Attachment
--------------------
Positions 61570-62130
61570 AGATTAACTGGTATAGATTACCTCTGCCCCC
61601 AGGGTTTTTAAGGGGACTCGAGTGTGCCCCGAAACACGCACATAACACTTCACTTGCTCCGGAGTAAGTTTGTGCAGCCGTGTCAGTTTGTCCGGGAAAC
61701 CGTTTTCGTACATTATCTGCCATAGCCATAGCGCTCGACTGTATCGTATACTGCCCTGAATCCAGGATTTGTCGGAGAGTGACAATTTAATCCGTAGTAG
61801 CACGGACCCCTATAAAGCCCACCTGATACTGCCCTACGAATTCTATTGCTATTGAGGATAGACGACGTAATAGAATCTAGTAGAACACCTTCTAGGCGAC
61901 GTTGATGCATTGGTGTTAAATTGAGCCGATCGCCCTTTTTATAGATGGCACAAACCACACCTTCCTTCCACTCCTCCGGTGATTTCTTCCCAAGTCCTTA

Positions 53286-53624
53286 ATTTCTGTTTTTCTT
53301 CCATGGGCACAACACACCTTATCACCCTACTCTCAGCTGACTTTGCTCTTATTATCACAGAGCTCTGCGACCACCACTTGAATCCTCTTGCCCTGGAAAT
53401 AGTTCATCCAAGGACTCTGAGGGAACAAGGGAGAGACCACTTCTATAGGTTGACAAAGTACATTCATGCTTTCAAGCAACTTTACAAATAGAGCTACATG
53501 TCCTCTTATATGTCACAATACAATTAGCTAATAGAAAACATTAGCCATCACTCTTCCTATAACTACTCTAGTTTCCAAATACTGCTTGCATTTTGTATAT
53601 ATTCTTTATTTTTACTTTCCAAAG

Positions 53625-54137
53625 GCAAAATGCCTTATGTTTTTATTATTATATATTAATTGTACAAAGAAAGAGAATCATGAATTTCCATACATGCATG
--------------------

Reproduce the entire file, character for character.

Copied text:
Positions 61570-62130
61570 AGATTAACTGGTATAGATTACCTCTGCCCCC
61601 AGGGTTTTTAAGGGGACTCGAGTGTGCCCCGAAACACGCACATAACACTTCACTTGCTCCGGAGTAAGTTTGTGCAGCCGTGTCAGTTTGTCCGGGAAAC
61701 CGTTTTCGTACATTATCTGCCATAGCCATAGCGCTCGACTGTATCGTATACTGCCCTGAATCCAGGATTTGTCGGAGAGTGACAATTTAATCCGTAGTAG
61801 CACGGACCCCTATAAAGCCCACCTGATACTGCCCTACGAATTCTATTGCTATTGAGGATAGACGACGTAATAGAATCTAGTAGAACACCTTCTAGGCGAC
61901 GTTGATGCATTGGTGTTAAATTGAGCCGATCGCCCTTTTTATAGATGGCACAAACCACACCTTCCTTCCACTCCTCCGGTGATTTCTTCCCAAGTCCTTA

Positions 53286-53624
53286 ATTTCTGTTTTTCTT
53301 CCATGGGCACAACACACCTTATCACCCTACTCTCAGCTGACTTTGCTCTTATTATCACAGAGCTCTGCGACCACCACTTGAATCCTCTTGCCCTGGAAAT
53401 AGTTCATCCAAGGACTCTGAGGGAACAAGGGAGAGACCACTTCTATAGGTTGACAAAGTACATTCATGCTTTCAAGCAACTTTACAAATAGAGCTACATG
53501 TCCTCTTATATGTCACAATACAATTAGCTAATAGAAAACATTAGCCATCACTCTTCCTATAACTACTCTAGTTTCCAAATACTGCTTGCATTTTGTATAT
53601 ATTCTTTATTTTTACTTTCCAAAG

Positions 53625-54137
53625 GCAAAATGCCTTATGTTTTTATTATTATATATTAATTGTACAAAGAAAGAGAATCATGAATTTCCATACATGCATG